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Managing Chronic Rejection

One of the most important challenges that continues to taco transplant surgeons, physicians and patients today is chronic rejection. While the incidence of acute rejection has tallen sharply over the past two decades - largely as a result ot the introduction ot etfective immunosuppressive agents such as cyclosporin A - rates ot chronic rejection have stuhhornly remained the same. Chronic rejection now represents a major cause of gratt tailure in transplant recipients, further increasing the demand heing placed on waiting lists.

Although the causes and mechanisms of chronic rejection are still tar from fully understood, there are perhaps two working hypotheses to explain the aetiology and pathophysiology of this poorly understood phenomenon.

" Immunosuppressive treatment with NeoralŪ

should ultimately have an impact on the

incidence of chronic relection "  


1. Chronic rejection is primarily antigen-dependent, influenced hy early as well as late immunological injury.

2. Alloanfigen-independent events may contrihute suhstantially to the progressive changes.

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Perhaps most interesting is the evidence for the role of alloantigen-independent factors gained from observations of the function of kidney grafts from living unrelated donors as compared to the less optimal results of cadaver grafts. Living unrelated donors tend to he younger and healthier than cadaver donors. lschaemic reperfusion injury may adversely affect late outcome and clinical evidence suggests that this factor combined with early rejection episodes gives a worse outcome than that produced by either injury alone. Much discussion continues around the subject and some controversy. While there is no question that acute rejection is certainly a risk factor for the emergence of chronic rejection, there is debate as to whether it is a direct cause.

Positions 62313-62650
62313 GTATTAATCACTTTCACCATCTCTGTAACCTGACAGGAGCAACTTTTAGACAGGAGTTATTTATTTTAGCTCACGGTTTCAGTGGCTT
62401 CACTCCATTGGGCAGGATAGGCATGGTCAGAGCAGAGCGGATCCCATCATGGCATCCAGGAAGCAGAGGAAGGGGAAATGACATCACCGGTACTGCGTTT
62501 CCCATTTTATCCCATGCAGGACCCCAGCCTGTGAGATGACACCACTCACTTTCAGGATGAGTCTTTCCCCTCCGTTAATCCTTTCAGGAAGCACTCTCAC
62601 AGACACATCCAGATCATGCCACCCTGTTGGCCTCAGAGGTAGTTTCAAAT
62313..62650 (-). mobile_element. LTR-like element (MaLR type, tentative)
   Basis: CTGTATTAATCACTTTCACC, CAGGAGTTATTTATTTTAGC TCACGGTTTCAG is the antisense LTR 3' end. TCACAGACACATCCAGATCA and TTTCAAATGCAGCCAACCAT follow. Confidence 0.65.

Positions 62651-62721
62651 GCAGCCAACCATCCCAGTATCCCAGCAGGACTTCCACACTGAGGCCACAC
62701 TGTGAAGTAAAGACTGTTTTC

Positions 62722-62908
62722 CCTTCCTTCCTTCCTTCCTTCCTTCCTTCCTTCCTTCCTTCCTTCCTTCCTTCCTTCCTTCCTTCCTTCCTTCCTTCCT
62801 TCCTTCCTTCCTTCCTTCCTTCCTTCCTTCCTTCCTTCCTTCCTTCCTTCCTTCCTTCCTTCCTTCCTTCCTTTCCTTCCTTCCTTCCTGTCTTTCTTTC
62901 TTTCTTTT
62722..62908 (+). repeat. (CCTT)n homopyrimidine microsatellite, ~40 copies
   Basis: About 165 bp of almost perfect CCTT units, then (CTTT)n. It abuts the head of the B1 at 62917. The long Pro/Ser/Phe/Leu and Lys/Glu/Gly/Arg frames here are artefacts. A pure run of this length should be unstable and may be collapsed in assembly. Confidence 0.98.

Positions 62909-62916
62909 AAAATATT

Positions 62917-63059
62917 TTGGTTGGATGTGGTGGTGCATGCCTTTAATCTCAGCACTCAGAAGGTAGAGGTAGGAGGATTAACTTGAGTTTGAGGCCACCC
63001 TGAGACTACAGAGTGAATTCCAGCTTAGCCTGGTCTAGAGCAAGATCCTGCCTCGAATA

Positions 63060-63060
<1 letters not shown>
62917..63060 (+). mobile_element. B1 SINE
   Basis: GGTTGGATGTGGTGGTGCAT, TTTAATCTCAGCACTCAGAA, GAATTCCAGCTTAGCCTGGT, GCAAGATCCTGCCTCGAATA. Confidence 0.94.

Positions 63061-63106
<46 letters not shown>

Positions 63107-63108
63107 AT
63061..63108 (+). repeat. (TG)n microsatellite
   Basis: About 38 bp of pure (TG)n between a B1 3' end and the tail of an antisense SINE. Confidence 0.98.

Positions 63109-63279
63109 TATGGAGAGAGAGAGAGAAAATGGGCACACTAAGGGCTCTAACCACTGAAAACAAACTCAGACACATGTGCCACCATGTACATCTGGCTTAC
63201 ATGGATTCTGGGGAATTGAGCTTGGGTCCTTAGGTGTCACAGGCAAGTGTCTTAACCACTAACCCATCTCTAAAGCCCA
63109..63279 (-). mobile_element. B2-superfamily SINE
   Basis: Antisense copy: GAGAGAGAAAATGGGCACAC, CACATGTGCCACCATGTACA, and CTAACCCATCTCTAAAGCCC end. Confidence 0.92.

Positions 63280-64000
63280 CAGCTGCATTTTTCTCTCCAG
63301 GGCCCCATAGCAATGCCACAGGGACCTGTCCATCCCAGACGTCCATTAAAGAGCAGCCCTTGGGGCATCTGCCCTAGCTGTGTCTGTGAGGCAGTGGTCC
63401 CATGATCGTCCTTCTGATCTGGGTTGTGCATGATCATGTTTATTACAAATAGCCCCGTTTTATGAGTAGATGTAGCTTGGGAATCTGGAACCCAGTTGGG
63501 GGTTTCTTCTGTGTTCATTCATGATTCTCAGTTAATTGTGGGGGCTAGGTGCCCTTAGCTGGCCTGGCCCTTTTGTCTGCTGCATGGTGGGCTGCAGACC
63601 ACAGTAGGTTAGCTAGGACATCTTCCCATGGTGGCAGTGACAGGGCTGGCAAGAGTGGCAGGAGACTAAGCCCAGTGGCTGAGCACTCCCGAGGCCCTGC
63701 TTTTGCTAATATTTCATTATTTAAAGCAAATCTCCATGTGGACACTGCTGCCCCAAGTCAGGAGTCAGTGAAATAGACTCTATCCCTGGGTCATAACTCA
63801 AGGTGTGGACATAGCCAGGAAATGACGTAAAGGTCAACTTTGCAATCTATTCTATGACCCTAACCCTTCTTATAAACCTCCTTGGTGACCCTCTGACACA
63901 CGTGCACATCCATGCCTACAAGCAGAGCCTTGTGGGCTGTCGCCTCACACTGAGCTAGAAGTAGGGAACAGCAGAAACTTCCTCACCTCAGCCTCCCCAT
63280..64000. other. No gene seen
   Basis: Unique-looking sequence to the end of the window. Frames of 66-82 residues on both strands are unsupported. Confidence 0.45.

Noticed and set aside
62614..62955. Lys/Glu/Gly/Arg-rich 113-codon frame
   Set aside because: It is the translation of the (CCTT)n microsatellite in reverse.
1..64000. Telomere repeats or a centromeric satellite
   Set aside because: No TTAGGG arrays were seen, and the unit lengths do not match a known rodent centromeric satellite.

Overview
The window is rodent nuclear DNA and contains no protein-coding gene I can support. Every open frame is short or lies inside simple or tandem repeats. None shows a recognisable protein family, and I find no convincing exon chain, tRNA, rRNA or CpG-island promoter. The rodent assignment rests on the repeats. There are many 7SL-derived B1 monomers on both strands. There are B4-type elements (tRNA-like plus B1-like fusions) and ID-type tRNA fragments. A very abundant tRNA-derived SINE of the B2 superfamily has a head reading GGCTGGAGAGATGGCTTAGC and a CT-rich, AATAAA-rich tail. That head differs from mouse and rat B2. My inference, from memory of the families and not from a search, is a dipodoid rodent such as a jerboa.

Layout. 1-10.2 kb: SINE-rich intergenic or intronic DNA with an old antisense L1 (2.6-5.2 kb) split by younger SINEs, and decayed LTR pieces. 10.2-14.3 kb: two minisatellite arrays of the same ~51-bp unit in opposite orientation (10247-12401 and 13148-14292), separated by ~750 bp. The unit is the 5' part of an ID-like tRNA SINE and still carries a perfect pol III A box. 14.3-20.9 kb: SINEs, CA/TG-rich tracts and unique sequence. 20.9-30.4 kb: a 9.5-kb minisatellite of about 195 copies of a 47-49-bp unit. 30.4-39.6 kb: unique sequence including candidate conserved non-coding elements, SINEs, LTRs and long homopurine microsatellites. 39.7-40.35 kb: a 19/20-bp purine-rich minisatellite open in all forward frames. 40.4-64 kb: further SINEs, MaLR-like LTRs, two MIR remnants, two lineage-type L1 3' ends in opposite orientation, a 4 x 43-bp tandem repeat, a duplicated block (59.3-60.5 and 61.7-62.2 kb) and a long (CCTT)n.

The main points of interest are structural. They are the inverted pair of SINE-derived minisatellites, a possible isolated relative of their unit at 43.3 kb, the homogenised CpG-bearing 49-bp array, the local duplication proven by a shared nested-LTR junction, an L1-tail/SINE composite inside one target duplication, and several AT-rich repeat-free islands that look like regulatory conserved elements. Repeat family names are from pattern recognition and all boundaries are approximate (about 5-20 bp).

In a paper presented by Dr Arthur Matas it was suggested that there appears to be a sub-group of acute rejection patients at particularly high risk of chronic rejection. This includes patients who experience a late acute rejection more than three months post transplant); those who have more than one episode ot acute rejection; and those acute rejection patients whose creatinine levels tail to return to haseline. Hence, any intervention that has a tavourable impact on these three risk tactors, should also reduce the likelihood of chronic rejection. A second major tactor predisposing to chronic rejection may he pharmocokinetic variability. I presented research showing that a major factor in chronic rejection is the degree of variability of the average concentration ot cyclosporin A, as presented in the old tormulation, in the bloodstream known as the coetficient of variation.
The lower a patient's coetficient of variation the lower the chances of chronic rejection (Figure 1). I identitied those patients with a coefficient ot variation of average cyclosporin A concentration less than or egual to 28.4 per cent as those at significantly reduced risk of chronic retection. This suggests that immunosuppressive treatment with Neoral - the oral tormulation of cyclosporin A which provides more consistent and predictive drug exposure than Sandimmun - should ultimately have an impact on the incidence ot chronic rejection.

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